4

I am a beginner in LaTex and I have written the following code:

\documentclass{article}
\usepackage[utf8x]{inputenc}
\usepackage[english, french, greek]{babel}

\begin{document}
\selectlanguage{english}

\title{Physics assignment}
\author{me}
\date{\today}
\maketitle

\section*{Excercise 1}
\selectlanguage{greek}
$m = 5kg$

$t = 0sec$: $\vec{υ} = 2m/s$

$t' = 2sec$: $\vec{υ} = 12m/s$

$\mu = 0,2$

$\vec{g} = 10m/s^2$

\end{document}

This is the output of the code. How can I make it so that the first line of the section, "m = 5kg" aligns with the rest of the lines?

Any help is greatly appreciated.

1
  • 4
    You are making new paragraphs, paragraphs are indented by default. You should probably put this into a math construction like align. Also: look up the siunitx package for formatting units, you're doing it wrong here (there are actually rules as to how unites should be formatted and siunitx makes this super easy)
    – daleif
    Mar 20 '20 at 16:27
7

Hi @PuperHacker and welcome to TeX-SE.

As you are a beginner let's go step by step.


Standards

There are many standards around the world. LaTeX's standard depends of the class and normally they are related to common standards in USA. I'm from Brazil and the common standard here (the one taught in elementary schools) is all paragraphs are indented.

So, first basic command \usepackage{indentfirst}

This is a MWE (Minimum Working Example). OBS: \usepackage{lipsum} generates dummy text.

\documentclass{article}
\usepackage[utf8x]{inputenc}
\usepackage{indentfirst} %(un)comment this line to test
\usepackage{lipsum}
\begin{document}
    \section{title}
    \lipsum[1]

    \lipsum[2]
\end{document}

With \usepackage{indentfirst}

enter image description here

Without \usepackage{indentfirst}

enter image description here


Equations and Units

There are many methods to input math into LaTeX.

I must be honest here, I learned about siunitx only after I started my own set of units commands, so there might be some better methods to use the package siunitx.

For more info, please check: CTAN - siunitx.

A not so minimal WE follows

\documentclass{article}
\usepackage{amsmath}
\usepackage{indentfirst}
\usepackage{siunitx}
\begin{document}
    \section{title}
    Text $m = 5 kg$ does not result in the same as $m = 5$ kg.

    With a blank line (not recommended)

    \begin{equation}
    m = 5 kg
    \end{equation}

    Without a blank line (recommended)
    \begin{equation}
    m = 5 kg
    \end{equation}

    Let's test some text commands in math mode.

    Using align
    \begin{align}
    m & = 5 kg                \\
    m & = 5 \operatorname{kg} \\
    m & = 5 \text{kg}         \\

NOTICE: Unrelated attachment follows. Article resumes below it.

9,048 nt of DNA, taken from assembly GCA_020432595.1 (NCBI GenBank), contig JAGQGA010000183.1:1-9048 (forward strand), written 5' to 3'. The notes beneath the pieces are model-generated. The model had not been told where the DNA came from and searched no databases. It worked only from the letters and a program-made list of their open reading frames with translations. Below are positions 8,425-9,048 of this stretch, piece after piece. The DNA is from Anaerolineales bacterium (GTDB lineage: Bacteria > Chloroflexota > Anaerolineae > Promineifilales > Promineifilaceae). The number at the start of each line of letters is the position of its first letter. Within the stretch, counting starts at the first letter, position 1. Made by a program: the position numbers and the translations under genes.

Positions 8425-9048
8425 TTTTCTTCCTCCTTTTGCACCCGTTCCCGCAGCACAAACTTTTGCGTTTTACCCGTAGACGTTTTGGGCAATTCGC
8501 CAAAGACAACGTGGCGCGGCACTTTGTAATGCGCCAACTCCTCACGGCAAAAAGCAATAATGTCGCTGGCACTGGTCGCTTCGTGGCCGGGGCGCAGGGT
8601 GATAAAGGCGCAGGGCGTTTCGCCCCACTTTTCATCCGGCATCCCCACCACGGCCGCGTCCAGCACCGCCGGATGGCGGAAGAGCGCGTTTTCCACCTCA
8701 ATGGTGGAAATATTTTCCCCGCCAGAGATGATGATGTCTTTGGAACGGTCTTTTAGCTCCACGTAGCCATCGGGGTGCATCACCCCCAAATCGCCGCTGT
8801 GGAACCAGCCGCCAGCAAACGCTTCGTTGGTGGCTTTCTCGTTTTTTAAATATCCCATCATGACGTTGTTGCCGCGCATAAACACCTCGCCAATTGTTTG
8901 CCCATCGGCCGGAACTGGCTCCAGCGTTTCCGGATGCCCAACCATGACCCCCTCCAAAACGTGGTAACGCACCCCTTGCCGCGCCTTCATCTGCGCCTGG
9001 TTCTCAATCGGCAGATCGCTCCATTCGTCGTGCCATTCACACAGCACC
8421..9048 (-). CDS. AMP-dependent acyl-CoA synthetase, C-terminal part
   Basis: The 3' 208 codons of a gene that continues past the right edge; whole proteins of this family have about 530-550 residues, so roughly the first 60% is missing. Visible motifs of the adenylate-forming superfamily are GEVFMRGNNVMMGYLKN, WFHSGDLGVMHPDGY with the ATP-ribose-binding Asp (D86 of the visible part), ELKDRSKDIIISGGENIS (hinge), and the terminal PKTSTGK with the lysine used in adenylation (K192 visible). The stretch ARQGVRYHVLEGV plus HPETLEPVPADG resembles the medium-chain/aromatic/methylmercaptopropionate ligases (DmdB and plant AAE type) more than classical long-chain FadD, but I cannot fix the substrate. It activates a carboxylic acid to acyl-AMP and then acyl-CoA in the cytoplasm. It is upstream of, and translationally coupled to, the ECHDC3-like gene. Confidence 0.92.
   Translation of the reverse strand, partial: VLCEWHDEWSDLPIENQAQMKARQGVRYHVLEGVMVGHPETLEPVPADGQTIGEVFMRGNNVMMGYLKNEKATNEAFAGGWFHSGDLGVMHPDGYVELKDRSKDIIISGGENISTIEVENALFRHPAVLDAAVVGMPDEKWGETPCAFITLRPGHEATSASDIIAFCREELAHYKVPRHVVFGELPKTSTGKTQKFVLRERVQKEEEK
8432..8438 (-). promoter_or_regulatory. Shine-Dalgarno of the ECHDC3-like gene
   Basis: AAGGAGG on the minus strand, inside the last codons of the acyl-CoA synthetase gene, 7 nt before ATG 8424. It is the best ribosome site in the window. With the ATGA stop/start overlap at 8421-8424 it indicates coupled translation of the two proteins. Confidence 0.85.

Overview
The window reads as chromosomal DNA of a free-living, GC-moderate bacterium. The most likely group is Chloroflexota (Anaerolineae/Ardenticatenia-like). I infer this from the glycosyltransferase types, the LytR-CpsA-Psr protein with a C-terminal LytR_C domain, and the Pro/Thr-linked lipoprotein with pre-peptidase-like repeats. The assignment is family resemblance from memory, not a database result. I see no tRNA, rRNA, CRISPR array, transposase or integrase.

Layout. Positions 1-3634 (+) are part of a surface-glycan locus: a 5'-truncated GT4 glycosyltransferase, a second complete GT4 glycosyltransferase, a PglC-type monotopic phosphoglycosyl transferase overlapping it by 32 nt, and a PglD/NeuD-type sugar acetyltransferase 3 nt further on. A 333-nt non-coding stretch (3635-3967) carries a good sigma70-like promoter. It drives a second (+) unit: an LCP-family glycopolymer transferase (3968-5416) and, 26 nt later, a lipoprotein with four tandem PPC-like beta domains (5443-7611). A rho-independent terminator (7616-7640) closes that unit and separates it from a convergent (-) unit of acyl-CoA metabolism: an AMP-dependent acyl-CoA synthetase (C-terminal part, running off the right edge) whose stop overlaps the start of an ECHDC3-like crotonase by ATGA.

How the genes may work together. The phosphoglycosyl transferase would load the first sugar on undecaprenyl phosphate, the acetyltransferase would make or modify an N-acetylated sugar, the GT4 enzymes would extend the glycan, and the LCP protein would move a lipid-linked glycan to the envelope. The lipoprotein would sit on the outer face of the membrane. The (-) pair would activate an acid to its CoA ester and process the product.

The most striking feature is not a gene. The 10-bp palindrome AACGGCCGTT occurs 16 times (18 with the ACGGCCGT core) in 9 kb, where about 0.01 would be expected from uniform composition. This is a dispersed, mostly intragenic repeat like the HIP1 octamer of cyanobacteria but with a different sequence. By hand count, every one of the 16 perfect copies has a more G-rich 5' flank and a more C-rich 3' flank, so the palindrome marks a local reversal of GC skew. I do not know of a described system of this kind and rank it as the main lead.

m & = 5 \textrm{kg}       \\
    m & = 5 \mathrm{kg}
    \end{align}

    Using split
    \begin{equation}
    \begin{split}
    m & = 5 kg                \\
    m & = 5 \operatorname{kg} \\
    m & = 5 \text{kg}         \\
    m & = 5 \textrm{kg}       \\
    m & = 5 \mathrm{kg}
    \end{split}
    \end{equation}

    Align and split don't interfere with spacing, but they label equations differently.

    \clearpage
    And now some siunitx commands and spacing
    \begin{align}
    m & = 5 \si{\kilogram}        \\
    m & = 5 \ \si{\kilogram}      \\
    m & = 5 \, \si{\kilogram}     \\
    m & = 5 \; \si{\kilogram}     \\
    m & = 5 \quad \si{\kilogram}  \\
    m & = 5 \qquad \si{\kilogram}
    \end{align} 

    And now some siunitx commands to better spacing comparing the ones without it.
    \begin{align}
    m       & = 5\si{\kilogram}            \\
    m       & = \SI{5}{\kilogram}          \\
    \vec{u} & = 12 \si{m/s}                \\
    \vec{u} & = \SI{12}{m/s}               \\
    \vec{u} & = \SI{12}{m \per s}          \\
    \vec{u} & = \SI{12}{\metre\per\second}
    \end{align}

\end{document}

and the results are

enter image description here

enter image description here

In my point of view, siunitx has the most options and is a well maintained package. If you do not want to use it, the second best approach would be \operatorname{} due the better handling of spacing.

10

With align* and siunitx:

enter image description here

\documentclass{article}
\usepackage[utf8x]{inputenc}
\usepackage[english, french, greek]{babel}
\usepackage{amsmath}
\usepackage{siunitx}
\begin{document}
\selectlanguage{english}

\section*{Excercise 1}
\selectlanguage{greek}

\begin{align*}
m &= \SI{5}{\kg}\\
t &= \SI{0}{\s}: \vec{υ} = \SI{2}{\m\per\s}\\
t' &= \SI{2}{\s}: \vec{υ} = \SI{12}{\m\per\s} \\
\mu &= 0,2\\
\vec{g} &= \SI{10}{\m\per\s\squared}
\end{align*}
\end{document}
3

Generally, you will want to align to the = sign, as was shown by leandris. Occasionally, however, you may wish to align to both the left side of the variables AND the = sign.

\documentclass{article}
\usepackage[utf8x]{inputenc}
\usepackage[english, french, greek]{babel}
\usepackage{amsmath}
\usepackage{siunitx}
\usepackage{tabstackengine}
\TABstackMath
\begin{document}
\selectlanguage{english}

\section*{Exercise 1}
\selectlanguage{greek}
\[
\TABbinary
\setstackaligngap{0pt}
\setstackgap{L}{1.2\baselineskip}
\alignCenterstack{
&m&=& \SI{5}{\kg}\\
&t&=& \SI{0}{\s}: \vec{υ} = \SI{2}{\m\per\s}\\
&t'&=& \SI{2}{\s}: \vec{υ} = \SI{12}{\m\per\s} \\
&\mu&=& 0,2\\
&\vec{g}&=& \SI{10}{\m\per\s\squared}
}
\]
\end{document}

enter image description here

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